Judiciary of Italy

Italian Court system

In Italy, judges are public officials and, since they exercise one of the sovereign powers of the State, only Italian citizens are eligible for judgeship. In order to become a judge, applicants must obtain a degree of higher education as well as pass written and oral examinations. However, most training and experience is gained through the judicial organization, itself. The potential candidates then work they way up from the bottom through promotions.[1] Italy's independent judiciary enjoys special constitutional protection from the executive branch. Once appointed, judges serve for life and cannot be removed without specific disciplinary proceedings conducted in due process before the Consiglio Superiore della Magistratura. The Ministry of Justice handles the administration of courts and judiciary, including paying salaries or constructing new courthouses. The Ministry of Justice and that of the Infrastructures fund and the Ministry of Justice and that of the Interiors administer the prison system. Lastly, the Ministry of Justice receives and processes applications for presidential pardons and proposes legislation dealing with matters of civil or criminal justice.

The structure of the Italian judiciary is divided into three tiers:

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Glossary of key terms

Note: There exist significant problems with applying non-Italian terminology and concepts related to law and justice to the Italian justice system. For that reason, some of the words used in the rest of the article shall be defined.

Judicial stream

Civil courts

Justice of the Peace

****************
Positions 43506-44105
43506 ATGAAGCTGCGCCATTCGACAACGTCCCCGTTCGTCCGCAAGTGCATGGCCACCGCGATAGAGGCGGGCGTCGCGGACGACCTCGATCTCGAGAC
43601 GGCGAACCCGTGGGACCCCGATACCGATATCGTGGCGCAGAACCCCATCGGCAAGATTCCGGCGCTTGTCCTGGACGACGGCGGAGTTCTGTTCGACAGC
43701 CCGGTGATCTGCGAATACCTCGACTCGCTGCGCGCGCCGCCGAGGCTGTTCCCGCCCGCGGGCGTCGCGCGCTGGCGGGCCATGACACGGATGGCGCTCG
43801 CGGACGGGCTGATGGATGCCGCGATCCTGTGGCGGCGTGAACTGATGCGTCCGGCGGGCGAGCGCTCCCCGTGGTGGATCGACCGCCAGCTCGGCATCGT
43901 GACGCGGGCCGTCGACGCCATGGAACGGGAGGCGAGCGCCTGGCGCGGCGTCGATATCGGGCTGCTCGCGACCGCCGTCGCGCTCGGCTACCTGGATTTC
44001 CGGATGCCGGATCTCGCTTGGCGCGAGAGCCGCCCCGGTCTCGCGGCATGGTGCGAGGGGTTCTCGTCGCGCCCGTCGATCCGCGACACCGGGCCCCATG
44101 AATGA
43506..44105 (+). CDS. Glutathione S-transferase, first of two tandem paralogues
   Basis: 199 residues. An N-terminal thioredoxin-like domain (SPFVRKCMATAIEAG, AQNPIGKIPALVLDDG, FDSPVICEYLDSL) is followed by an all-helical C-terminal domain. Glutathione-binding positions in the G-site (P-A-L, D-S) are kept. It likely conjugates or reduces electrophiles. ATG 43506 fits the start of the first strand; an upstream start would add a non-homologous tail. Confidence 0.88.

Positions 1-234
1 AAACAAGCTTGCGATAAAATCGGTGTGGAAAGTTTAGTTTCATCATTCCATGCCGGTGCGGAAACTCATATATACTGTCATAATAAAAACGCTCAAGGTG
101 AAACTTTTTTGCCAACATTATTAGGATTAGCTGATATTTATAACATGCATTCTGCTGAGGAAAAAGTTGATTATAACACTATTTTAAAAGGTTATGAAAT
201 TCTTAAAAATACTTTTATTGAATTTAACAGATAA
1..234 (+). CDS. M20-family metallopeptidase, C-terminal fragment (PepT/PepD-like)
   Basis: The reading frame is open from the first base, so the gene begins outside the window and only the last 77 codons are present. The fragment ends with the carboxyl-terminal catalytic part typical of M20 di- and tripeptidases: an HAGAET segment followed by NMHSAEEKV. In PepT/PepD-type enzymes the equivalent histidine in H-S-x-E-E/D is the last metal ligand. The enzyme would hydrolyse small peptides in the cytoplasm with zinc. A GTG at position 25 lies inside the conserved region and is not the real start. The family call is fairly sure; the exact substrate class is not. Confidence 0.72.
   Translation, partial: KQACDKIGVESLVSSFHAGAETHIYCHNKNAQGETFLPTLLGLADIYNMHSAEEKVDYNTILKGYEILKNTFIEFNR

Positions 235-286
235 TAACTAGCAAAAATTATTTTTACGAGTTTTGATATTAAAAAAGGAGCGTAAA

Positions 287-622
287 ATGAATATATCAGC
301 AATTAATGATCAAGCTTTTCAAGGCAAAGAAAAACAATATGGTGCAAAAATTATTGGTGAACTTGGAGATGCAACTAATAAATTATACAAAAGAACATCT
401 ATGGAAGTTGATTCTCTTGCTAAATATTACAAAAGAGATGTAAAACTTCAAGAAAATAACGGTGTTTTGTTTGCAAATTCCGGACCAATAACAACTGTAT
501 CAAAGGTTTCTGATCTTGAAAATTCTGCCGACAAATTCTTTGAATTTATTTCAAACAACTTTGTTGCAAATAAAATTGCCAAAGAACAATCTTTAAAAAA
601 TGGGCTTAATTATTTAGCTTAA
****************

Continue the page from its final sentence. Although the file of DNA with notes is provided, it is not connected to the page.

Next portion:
The Justice of the Peace is the court of original jurisdiction for less significant civil matters. The court replaced the old Preture (Praetor Courts) and the Giudice Conciliatore (Judge of conciliation) in 1999. This court presides over lawsuits in which claims do not exceed €5,000 in value or €15,000 in certain circumstances.


The Tribunale is the court of general jurisdiction for civil matters. Here, litigants are statutorily required to be represented by an Italian barrister, or avvocato. It can be composed of one Judge or of three Judges, according to the importance of the case.
When acting as Appellate Court for the Justice of the Peace, it is always monocratico (composed of only one Judge).

Divisions and Specialized Divisions

Giudice del Lavoro (Labor Tribunal): hears disputes and suits between employers and employees (apart from cases dealt with in administrative courts, see below). A single judge presides over cases in the Giudice del Lavoro tribunal.
Sezione specializzata agraria (Land Estate Court): the specialized section that hears all agrarian controversies. Cases in this court are heard by three professional Judges and two lay Judges.
Tribunale per i Minorenni (Family Proceedings Court): the specialized section that hears all cases concerning minors, such as adoptions or emancipations; it is presided over by two professional Judges and two lay Judges.

Court of Appeal

The Court has jurisdiction to retry the cases heard by the Tribunale as a Court of first instance and is divided into three or more divisions: labor, civil, and criminal.

Court of Cassation

Criminal courts

Courts of first instance

Appellate courts


  1. Guarnieri, Carlo (1997). "The judiciary in the Italian political crisis". West European Politics.
  2. In the constitutional review this position should be increasingly assimilated, in the event of litigation of judicial acts, as a mere ex officio defense "in the interest of the law" ( ... ) . Indeed, more and more frequently the Government does not intervene and, in fact, the duel is fought before the Court between the "real" contenders: Buonomo, Giampiero (2007). "Nuovi sviluppi in tema di conflitto tra Stato e Regione su atti giurisdizionali incidenti sull'insindacabilità". Diritto&Giustizia edizione online.   via Questia (subscription required)
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